PDA

View Full Version : graphic: Earth lat/long from poles at a different position



DaveC426913
2016-Nov-27, 07:15 AM
This is for a fictional project, but the tools I need will more likely be found here in this forum, I think. Move to a "fiction" if necessary.

I want to render a map of Earth with the "poles" of the grid in a different place. Say, the South "pole" of the grid is at Tierra del Fuego in S. America. The North "pole" of the grid naturally will be at its antipodes. A Great Circle will define all points equistant from these poles - a tilted equator.

Pretend the Earth's axis (geo or magnetic) runs through these two points. Then draw new latitudes and logitudes.

(What I'm really after is not about the actual axis of rotation. I'm just after a crude grid that shows the distance to these points (erstwhile latitude lines) and the direction to these points (erstwhile longitude lines).)

I've started by using Google maps to "measure distance" from point to point, which gives me partial Great Circles. These make crude "longitudinal" lines, but now I want crude "latitude" lines (which are essentially all points equidistant from the poles).

Google maps is Mercator Projection-like so the lines form sine-like curves - very difficult to manually draw in latitudes.

Can anyone suggest how I might do this with only a modicum of effort? Any online tools that might allow me to draw poles and lines on a map of Earth?

Solfe
2016-Nov-28, 11:53 AM
I would think that you'd need two maps, one with lines drawn and one without and use GIMP's magic wand to select just the Mercator Projection lines and rotate them as needed. Since they would push off the canvas, you'd need to redraw parts of them using the line tool.

The problem with it is the projection itself is distorting the map one way, but the lines indicate a different distortion. I am not even sure if your antipodes would match.

Torsten
2016-Nov-28, 10:22 PM
Hi Dave,
I don't know about online tools, but I have software (Global Mapper) that allows me to add "range rings" to a map. So I set a point somewhere in Tierra del Fuego and added rings at 600 nm intervals to the World Street Map global view, which is in Mercator projection. I then exported these as a KMZ and opened it in Google Earth. Attached results below. Is this what you're looking for?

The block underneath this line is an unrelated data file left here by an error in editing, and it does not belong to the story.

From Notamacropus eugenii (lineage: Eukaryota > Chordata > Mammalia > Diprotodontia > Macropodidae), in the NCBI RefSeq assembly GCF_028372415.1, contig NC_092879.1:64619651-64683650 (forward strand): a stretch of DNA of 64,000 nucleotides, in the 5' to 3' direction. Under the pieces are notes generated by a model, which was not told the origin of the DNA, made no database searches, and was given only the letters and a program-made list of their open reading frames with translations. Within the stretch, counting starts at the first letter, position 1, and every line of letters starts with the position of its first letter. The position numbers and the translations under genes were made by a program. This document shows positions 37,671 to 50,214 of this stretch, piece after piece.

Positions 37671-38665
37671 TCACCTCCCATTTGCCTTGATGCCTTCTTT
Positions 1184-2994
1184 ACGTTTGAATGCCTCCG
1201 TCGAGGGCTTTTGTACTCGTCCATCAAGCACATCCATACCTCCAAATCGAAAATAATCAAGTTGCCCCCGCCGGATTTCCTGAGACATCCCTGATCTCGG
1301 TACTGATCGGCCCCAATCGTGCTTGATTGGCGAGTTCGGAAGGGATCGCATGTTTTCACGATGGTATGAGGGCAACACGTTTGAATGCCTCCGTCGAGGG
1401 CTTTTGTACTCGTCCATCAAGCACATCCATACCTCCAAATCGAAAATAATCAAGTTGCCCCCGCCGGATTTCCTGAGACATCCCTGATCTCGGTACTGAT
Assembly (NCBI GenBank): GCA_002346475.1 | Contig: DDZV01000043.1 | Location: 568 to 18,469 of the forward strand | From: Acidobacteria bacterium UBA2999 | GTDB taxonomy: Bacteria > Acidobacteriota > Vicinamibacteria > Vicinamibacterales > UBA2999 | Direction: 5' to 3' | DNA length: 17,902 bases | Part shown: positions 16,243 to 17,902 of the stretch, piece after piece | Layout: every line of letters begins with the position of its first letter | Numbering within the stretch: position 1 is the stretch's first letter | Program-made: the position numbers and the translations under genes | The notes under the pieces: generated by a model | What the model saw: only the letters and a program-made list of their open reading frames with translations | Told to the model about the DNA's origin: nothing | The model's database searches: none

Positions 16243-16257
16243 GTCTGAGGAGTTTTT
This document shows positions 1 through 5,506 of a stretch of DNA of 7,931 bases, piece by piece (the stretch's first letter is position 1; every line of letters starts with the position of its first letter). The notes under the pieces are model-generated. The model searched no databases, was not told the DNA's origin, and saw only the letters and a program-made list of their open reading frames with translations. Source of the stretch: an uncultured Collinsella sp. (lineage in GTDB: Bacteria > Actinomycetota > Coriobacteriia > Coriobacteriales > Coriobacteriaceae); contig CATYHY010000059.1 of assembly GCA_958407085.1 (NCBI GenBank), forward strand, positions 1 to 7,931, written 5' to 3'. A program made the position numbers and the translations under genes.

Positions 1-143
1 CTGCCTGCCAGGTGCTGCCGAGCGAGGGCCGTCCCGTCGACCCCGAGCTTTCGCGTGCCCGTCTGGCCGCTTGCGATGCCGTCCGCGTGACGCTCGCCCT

CJSF
2016-Nov-28, 11:57 PM
Hi Dave,
I don't know about online tools, but I have software (Global Mapper) that allows me to add "range rings" to a map. So I set a point somewhere in Tierra del Fuego and added rings at 600 nm intervals to the World Street Map global view, which is in Mercator projection. I then exported these as a KMZ and opened it in Google Earth. Attached results below. Is this what you're looking for?

Ooh! I work with Global Mapper just about every day. Hobbyist or geospatial career (or both)?

CJSF

Torsten
2016-Nov-29, 01:13 AM
Ooh! I work with Global Mapper just about every day. Hobbyist or geospatial career (or both)?

CJSF

It was a really useful tool in my forestry career, both for operational planning and doing research. I thought the learning curve was pretty easy, though I wouldn't describe myself as particularly proficient with it. Its ability to export both vector and raster data in numerous different formats was something I really appreciated. But it's mostly a hobby these days, and I'm not buying the updates.

I see you're a geographer/image analyst, so this software must be really useful to you too. And now I know who to ask for help!

DaveC426913
2016-Nov-29, 04:20 AM
Someone on another forum introduced me to this little beauty: http://ns6t.net/azimuth/azimuth.html

It allowed me to produce this:
21876

The straight radial lines are centred on my point of interest (Tunguska ground zero).
The disorted red lines are geographical longitude lines.

I could post a larger map and explain it little if anyone's curious.

Below is a closeup.

The compass rose is NOT magnetic North; it is True Geo North.


21877

Torsten
2016-Nov-29, 05:13 AM
Very nice! I had to look up the definition for that projection. Now I understand what you were after.

I also learned that the map in the UN logo uses that projection, centred on the north pole.

DaveC426913
2016-Nov-30, 03:19 AM
Very nice! I had to look up the definition for that projection. Now I understand what you were after.

It wasn't exactly what I was after; but it did solve the problem.

I wanted to be able to - with only a modicum of accuracy - be able to pick a location on Earth and be able to identify fairly easily what the true direction was to the Tunguska Site - both in terms of surface direction and declination (through the Earth).

(This is for a sci-fi game)

I could have done it on a flat Mercator projection, but not without a lot of difficulty plotting a second grid (whch would be all siney-wavey).

The big advantange that generator has - despite any downsides - is that it facilitates plotting a second grid on the Earth's sphere while retaining the original lat long grid.
And that means that mapping one set of coords onto the other is as easy as looking at the map.

No other solution I've found explored does that.